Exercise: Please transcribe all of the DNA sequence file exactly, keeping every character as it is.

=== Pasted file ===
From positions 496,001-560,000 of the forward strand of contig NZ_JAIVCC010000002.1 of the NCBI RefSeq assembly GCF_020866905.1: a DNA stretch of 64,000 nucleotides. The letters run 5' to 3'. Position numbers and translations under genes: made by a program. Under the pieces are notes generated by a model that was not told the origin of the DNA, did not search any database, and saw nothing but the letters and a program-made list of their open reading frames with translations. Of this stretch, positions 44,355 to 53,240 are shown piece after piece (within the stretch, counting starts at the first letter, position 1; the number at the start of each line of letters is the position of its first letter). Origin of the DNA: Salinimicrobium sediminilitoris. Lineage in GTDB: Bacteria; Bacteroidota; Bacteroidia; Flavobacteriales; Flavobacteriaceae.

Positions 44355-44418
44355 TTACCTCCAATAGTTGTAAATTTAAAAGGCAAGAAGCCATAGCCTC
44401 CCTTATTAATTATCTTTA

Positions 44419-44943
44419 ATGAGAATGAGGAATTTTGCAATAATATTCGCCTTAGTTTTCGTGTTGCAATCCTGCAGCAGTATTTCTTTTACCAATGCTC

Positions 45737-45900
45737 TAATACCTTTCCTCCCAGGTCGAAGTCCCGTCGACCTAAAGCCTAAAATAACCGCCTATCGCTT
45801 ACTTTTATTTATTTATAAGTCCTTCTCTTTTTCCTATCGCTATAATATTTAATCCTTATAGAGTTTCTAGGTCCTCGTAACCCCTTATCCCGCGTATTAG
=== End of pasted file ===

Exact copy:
From positions 496,001-560,000 of the forward strand of contig NZ_JAIVCC010000002.1 of the NCBI RefSeq assembly GCF_020866905.1: a DNA stretch of 64,000 nucleotides. The letters run 5' to 3'. Position numbers and translations under genes: made by a program. Under the pieces are notes generated by a model that was not told the origin of the DNA, did not search any database, and saw nothing but the letters and a program-made list of their open reading frames with translations. Of this stretch, positions 44,355 to 53,240 are shown piece after piece (within the stretch, counting starts at the first letter, position 1; the number at the start of each line of letters is the position of its first letter). Origin of the DNA: Salinimicrobium sediminilitoris. Lineage in GTDB: Bacteria; Bacteroidota; Bacteroidia; Flavobacteriales; Flavobacteriaceae.

Positions 44355-44418
44355 TTACCTCCAATAGTTGTAAATTTAAAAGGCAAGAAGCCATAGCCTC
44401 CCTTATTAATTATCTTTA

Positions 44419-44943
44419 ATGAGAATGAGGAATTTTGCAATAATATTCGCCTTAGTTTTCGTGTTGCAATCCTGCAGCAGTATTTCTTTTACCAATGCTC

Positions 45737-45900
45737 TAATACCTTTCCTCCCAGGTCGAAGTCCCGTCGACCTAAAGCCTAAAATAACCGCCTATCGCTT
45801 ACTTTTATTTATTTATAAGTCCTTCTCTTTTTCCTATCGCTATAATATTTAATCCTTATAGAGTTTCTAGGTCCTCGTAACCCCTTATCCCGCGTATTAG